As I sit here wearing my H&M Sarah Lundesque knitted jumper, I hear that Beyoncé is the new face of Swedish brand H&M. The summer campaign shows the singer looking very sultry and beautiful wearing exotic swimwear on a tropical beach (definitely not a Scandi image)! Impressive how well H&M has done since it was founded in 1947, in the little town of Västrås, close to Stockholm, where my mum in fact grew up. H&M is good fashion- up-to-date, affordable and fun; it doesn’t last forever but you don’t really care at that price.
It is extremely unusual to see a play in London’s West End in Swedish with English sub-titles. Yet this is what will happen in April as Krister Henriksson, known best to us as the opera loving, diabetic detective Kurt Wallander, takes to the boards in a one man stage adaption of Hjalmar Söderberg’s hauntingly gripping novel, Doktor Glas. Set in early twentieth century Stockholm, the book tells the story of a young physician who falls obsessively in love with one of his patients, Helga, the local priest’s wife.
I saw Doktor Glas when it was showing at Stockholm’s Royal Dramatic Theatre, and Henriksson really is fabulous. He was on stage, without an interval, for just under an hour and a half in a highly demanding role and held the audience captivated throughout. The actor got a standing avation, and in Sweden (not a nation known for outward displays of wild enthusiasm), this really is high praise indeed. Henriksson was good as Wallander but is exceptional as Doktor Glas; see the play at Wyndham’s Theatre from 16th April to 11th May.
Noma, the two Michelin starred restaurant in Copenhagen, voted the world’s best restaurant three years in a row, has been hit with food poisoning. 63 out of 78 customers who ate there over a four day period came down with Roskilde virus causing vomiting and diarrhoea. It is most unusual for Scandinavians not to be scrupulous about hygiene- perhaps this was just extremely bad luck. Everyone I know who has dined at Noma describes an exceptional culinary adventure; I have a feeling that Noma will ride this wave…
It has not been a great week for Scandinavian food what with horse meat discovered in Ikea meatballs (no surprises there- nasty processed things, no patch on the real thing), and more worryingly Ikea chocolate almond cake discovered to contain ‘faecal bacteria’. I think Ikea furniture is fantastic for lots of purposes but on a recent visit to Ikea in North London, I thought all the food on offer in the restaurant was pretty much inedible; not a great advert for Scandi food which can be delicious.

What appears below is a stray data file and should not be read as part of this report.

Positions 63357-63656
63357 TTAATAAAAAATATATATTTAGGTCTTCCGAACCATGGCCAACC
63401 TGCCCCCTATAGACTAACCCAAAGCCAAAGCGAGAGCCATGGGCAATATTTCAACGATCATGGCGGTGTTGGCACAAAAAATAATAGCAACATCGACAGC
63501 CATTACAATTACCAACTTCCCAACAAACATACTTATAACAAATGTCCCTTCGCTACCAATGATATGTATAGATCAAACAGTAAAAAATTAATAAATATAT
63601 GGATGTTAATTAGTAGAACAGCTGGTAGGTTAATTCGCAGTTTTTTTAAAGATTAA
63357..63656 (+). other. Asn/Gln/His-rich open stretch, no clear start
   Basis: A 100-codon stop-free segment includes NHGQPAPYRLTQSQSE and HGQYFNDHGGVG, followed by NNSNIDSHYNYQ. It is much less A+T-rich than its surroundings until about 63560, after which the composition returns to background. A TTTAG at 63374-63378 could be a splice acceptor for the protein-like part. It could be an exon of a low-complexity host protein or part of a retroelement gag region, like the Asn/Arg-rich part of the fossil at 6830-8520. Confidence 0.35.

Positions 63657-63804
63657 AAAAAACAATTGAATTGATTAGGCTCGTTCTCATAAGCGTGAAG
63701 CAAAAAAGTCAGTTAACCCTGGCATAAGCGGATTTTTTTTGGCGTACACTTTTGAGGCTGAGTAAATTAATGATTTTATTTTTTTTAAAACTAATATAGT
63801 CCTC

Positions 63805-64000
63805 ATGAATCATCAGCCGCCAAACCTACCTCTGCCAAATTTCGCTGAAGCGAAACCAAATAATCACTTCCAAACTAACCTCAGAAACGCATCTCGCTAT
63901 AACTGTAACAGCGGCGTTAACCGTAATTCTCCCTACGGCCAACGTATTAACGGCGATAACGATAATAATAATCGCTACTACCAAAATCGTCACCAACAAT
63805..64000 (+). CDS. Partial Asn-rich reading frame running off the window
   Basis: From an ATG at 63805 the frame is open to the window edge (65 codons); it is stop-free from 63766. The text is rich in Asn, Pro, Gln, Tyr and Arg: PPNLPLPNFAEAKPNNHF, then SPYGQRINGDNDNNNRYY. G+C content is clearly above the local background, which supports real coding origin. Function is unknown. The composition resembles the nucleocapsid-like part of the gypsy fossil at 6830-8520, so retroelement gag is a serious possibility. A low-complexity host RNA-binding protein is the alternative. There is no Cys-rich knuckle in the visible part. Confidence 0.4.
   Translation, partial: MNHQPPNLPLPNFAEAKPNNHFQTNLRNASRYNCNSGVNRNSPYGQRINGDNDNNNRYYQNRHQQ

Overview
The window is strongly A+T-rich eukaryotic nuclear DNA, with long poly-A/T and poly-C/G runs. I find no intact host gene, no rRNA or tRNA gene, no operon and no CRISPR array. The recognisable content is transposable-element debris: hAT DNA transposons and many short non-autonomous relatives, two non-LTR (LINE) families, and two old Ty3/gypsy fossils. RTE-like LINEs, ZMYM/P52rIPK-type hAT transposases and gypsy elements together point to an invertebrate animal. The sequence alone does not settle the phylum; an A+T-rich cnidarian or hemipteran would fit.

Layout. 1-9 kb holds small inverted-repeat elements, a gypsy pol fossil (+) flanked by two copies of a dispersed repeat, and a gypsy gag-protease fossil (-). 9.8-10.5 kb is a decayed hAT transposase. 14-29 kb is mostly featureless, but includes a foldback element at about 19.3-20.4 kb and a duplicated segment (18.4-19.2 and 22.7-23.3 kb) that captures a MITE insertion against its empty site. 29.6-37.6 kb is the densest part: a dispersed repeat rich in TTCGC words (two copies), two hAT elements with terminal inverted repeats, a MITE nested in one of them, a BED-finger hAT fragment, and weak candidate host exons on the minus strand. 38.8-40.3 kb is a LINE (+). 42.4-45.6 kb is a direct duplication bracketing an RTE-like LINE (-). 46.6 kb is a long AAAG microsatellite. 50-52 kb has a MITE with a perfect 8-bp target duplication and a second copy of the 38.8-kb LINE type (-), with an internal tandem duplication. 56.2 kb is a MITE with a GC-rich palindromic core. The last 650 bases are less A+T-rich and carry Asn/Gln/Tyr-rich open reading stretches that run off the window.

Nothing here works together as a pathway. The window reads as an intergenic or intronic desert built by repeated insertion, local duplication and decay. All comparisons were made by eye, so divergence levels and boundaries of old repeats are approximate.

It is the 150th anniversary of the birth of Scandinavia’s best known artist, Edvard Munch (1863-1944). In celebration of this anniversary my favourite gallery in Stockholm, Thielska Galleriet (The Thiel Gallery), is holding an exhibition Munch! -Nietzsche, Thiel and Scandinavia’s greatest artist. The exhibition, featuring works from 1880-1910, includes more than twenty of Munch’s oil paintings and a large number of the artist’s prints.
The exhibition’s focal point is Munch’s magnificently expressive portrait of the great philosopher, Friedrich Nietzsche. The work was commissioned by Ernest Thiel, the successful Swedish banker and patron of Munch who built Thielska Gallery as his private home and to house his top-class collection of Scandinavian and Continental European art. Highlights of the exhibition include, Despair (the first version of The Scream) and the highly moving Sick Child, a portrait of Munch’s dying sister, Sophie.
Thielska is a gem of a gallery, built in 1907, in the setting of Djurgården, a beautiful watery parkland, formally the King of Sweden’s hunting ground. The Art Nouveau house overlooks the sea and has a lovely sculpture garden which includes sculptures by Rodin and the Norwegian, Gustav Vigelund. I have been to the gallery numerous times and never tire of it.
Munch!-Nietzsche, Thiel and Scandinavia’s greatest artist is on at Thielska Galleriet, Stockholm until 12th May.
Currently showing at the Isabella Stewart Gardner Museum in Boston is an exhibition by one of Sweden’s greatest artists, Anders Zorn (1860-1920). The exhibition entitled Anders Zorn: A European Artist Seduces America, concentrates on Zorn’s work from 1890 to the early 1900s. Zorn painted several key society figures in America at the time among them the energetic art collector and philanthropist, Isabella Stewart Gardner, Zorn’s most important patron in America.
The exhibition runs until 13th May.
Here is my first post. I spend a large bulk of my time working and enjoying Nordic culture, and I thought it would be fun to share my passion in a blog. From Nordic crime fiction to on the pulse Scandinavian fashion labels, Scandi culture is everywhere. There is more to enjoy than Wallander and The Killing. I hope to keep you updated on all things connected to Nordic style and culture.
For starters, If you missed Hedda Gabler on Radio Four today, Norwegian playwright Henrik Ibsen’s classic drama recorded from the recent top-class Old Vic production, listen to it for seven more days on BBC IPlayer.